With or without exercise, some women just aren’t as fortunate in some areas, but that still does not reduce the benefits of exercise overall.  Get active and stay active for as long as you can!

Friday, April 5, 2013

Running Struggles

            As I wrote earlier, I ran a half-marathon at 13 weeks.  I was running around 30 miles per week for quite a stretch after that even.  Typically I was doing five easy pace runs, a long run, and a run with some speed work mixed into it every week.  My goal was to keep that up at least through the second trimester.  I’ve known women who gave up running during pregnancy for various reasons (back, hip, knee pain, etc), and others who have run throughout their entire pregnancy.  Of course I wanted to be one of those who continued with it until the very end.
            My hips never bothered me (I had wider hips to start with), but I started having pelvic pain between weeks 20 and 21 of pregnancy.  This is where the pelvic bones come together, and the pain was not only from them starting to separate, but also from the ligaments being stretched from it, all in my body’s way of preparing for childbirth.  I had my last long run of eight miles at the start of the pain.  It was tough but I pushed through the pain and got the run in.  The next day I tried to run with a friend (which would put me at a slightly faster pace than my easy pace), and that was the last time I was able to run at a faster pace.  I was in so much pain from it.
            I really struggled with what to do in regards to my running after that.  For a while it even hurt when I would walk (I became a slow walker, which is not normal), and even when I would lift a leg to dress.  I had become accustomed to running every day, and so while I took a couple days off from running, I really wanted to get back out there, even if I needed to slow down my pace.  I remember leaving my house multiple times, only to give in to the pain only a block or so later and walk back.  It  became too much to push through at times.  I felt I had too many months to go with my pregnancy though, that I just wasn’t willing to give up completely on it yet.  If I did, I feared that it would take me so much longer to get back into running shape again after the baby was born.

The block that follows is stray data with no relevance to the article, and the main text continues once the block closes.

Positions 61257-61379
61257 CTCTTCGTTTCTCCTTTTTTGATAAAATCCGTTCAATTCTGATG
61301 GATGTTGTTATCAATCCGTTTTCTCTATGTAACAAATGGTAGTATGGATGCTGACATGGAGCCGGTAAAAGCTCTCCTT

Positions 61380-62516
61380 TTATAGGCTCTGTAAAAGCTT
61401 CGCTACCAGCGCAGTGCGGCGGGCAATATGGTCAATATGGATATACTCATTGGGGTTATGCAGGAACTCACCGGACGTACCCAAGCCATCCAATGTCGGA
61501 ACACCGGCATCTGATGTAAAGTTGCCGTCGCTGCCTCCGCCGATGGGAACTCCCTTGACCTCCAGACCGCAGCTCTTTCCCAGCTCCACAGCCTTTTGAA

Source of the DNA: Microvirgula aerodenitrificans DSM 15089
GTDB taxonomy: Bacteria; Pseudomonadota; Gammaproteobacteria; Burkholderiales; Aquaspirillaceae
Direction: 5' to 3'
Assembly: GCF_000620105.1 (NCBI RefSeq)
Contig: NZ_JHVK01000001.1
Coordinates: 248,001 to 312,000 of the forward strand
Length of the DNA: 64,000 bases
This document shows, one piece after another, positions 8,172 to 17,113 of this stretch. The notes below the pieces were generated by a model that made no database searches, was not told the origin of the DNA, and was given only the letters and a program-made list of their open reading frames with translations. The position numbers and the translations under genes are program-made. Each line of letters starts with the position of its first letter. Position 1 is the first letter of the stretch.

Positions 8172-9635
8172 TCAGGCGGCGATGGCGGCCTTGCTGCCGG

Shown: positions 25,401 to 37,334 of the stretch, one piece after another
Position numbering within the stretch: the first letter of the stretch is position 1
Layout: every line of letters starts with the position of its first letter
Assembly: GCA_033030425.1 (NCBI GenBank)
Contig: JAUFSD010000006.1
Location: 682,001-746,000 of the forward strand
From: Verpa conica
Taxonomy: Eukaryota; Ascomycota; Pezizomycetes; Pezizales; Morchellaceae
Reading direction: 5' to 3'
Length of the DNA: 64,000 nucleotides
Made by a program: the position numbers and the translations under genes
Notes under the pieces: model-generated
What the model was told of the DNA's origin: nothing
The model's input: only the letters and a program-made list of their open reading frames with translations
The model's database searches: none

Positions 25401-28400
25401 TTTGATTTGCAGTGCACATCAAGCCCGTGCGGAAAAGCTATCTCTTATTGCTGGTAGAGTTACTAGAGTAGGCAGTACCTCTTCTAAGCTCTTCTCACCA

Slowly the pain did become more tolerable and under control.  I cut back on my weekly mileage, the distance of my longest run, and slowed all my runs considerably in pace.  Both my weekly miles and my longest run distance were cut in half.  Even at a slower pace I had to limit the long run because I started noticing some pain in my hip flexor as well from running.  I never had that problem from running before, so I concluded I must have been running differently in order to try and run more comfortably through the pain.  If I kept my distances lower, then I had less issues with it. 
Eventually I could walk and dress without pain, but it continued to affect my running for the rest of pregnancy.  In the second trimester I would occasionally have good days even where I was able to run close to my former easy pace.  They weren’t very often, but they made running much more enjoyable for those times!  I slowed again in my last trimester.  It was like my body just was not able to go any faster, with the limitations put on by my own body.  The mileage and the frequency also continued to drop in the last month of pregnancy, but I’ll get more detailed with that later on!

Monday, April 1, 2013

The Accident

            I raced through 13 weeks, and we told our families about the baby at 14 weeks.  We waited that long for multiple reasons.  The main reason is that the risk for miscarriage is at its highest during the first trimester, and we didn’t want to share our news until we got past that stage.  Another was for the reason that I was racing.  My husband and doctor knew I was pregnant and racing, and I didn’t want a swarm of opinions and unwanted advice or criticism thrown my way.  Lastly, the weekend we went home and shared the news was also Grandparent’s Day weekend, and we thought we could use that as a fun way of making our announcement. 
The Monday morning after that weekend, I went out on a ride with a buddy.  This was not anything unusual, as we had done a few training rides together before.  We were planning on doing a tough ride with two 20-minute high-effort intervals.  The only way that I had a chance of keeping up with him during this is to draft, which we had also done before.